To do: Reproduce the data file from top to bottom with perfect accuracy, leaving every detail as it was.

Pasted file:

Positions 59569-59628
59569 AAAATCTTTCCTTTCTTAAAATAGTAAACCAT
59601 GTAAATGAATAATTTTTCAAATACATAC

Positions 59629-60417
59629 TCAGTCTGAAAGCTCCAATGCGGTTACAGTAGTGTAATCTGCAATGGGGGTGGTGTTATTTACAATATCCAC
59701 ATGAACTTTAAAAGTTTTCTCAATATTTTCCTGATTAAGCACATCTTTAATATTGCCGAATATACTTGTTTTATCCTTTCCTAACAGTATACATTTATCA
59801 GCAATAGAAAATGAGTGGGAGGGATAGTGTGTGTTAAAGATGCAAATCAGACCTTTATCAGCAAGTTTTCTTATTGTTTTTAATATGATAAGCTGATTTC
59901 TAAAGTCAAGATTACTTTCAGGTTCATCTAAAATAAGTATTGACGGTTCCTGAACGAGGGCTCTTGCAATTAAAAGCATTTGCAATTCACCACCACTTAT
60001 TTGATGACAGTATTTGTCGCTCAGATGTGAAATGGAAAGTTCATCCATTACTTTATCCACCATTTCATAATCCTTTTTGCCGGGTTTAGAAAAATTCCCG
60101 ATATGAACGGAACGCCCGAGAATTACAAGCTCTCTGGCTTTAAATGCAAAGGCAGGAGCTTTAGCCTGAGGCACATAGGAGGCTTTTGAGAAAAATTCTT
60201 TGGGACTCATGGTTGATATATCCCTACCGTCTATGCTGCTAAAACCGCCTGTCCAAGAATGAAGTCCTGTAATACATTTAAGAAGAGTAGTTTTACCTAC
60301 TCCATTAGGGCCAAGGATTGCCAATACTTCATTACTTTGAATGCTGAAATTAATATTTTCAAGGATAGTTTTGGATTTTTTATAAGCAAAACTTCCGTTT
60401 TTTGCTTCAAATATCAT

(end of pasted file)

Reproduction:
Positions 59569-59628
59569 AAAATCTTTCCTTTCTTAAAATAGTAAACCAT
59601 GTAAATGAATAATTTTTCAAATACATAC

Positions 59629-60417
59629 TCAGTCTGAAAGCTCCAATGCGGTTACAGTAGTGTAATCTGCAATGGGGGTGGTGTTATTTACAATATCCAC
59701 ATGAACTTTAAAAGTTTTCTCAATATTTTCCTGATTAAGCACATCTTTAATATTGCCGAATATACTTGTTTTATCCTTTCCTAACAGTATACATTTATCA
59801 GCAATAGAAAATGAGTGGGAGGGATAGTGTGTGTTAAAGATGCAAATCAGACCTTTATCAGCAAGTTTTCTTATTGTTTTTAATATGATAAGCTGATTTC
59901 TAAAGTCAAGATTACTTTCAGGTTCATCTAAAATAAGTATTGACGGTTCCTGAACGAGGGCTCTTGCAATTAAAAGCATTTGCAATTCACCACCACTTAT
60001 TTGATGACAGTATTTGTCGCTCAGATGTGAAATGGAAAGTTCATCCATTACTTTATCCACCATTTCATAATCCTTTTTGCCGGGTTTAGAAAAATTCCCG
60101 ATATGAACGGAACGCCCGAGAATTACAAGCTCTCTGGCTTTAAATGCAAAGGCAGGAGCTTTAGCCTGAGGCACATAGGAGGCTTTTGAGAAAAATTCTT
60201 TGGGACTCATGGTTGATATATCCCTACCGTCTATGCTGCTAAAACCGCCTGTCCAAGAATGAAGTCCTGTAATACATTTAAGAAGAGTAGTTTTACCTAC
60301 TCCATTAGGGCCAAGGATTGCCAATACTTCATTACTTTGAATGCTGAAATTAATATTTTCAAGGATAGTTTTGGATTTTTTATAAGCAAAACTTCCGTTT
60401 TTTGCTTCAAATATCAT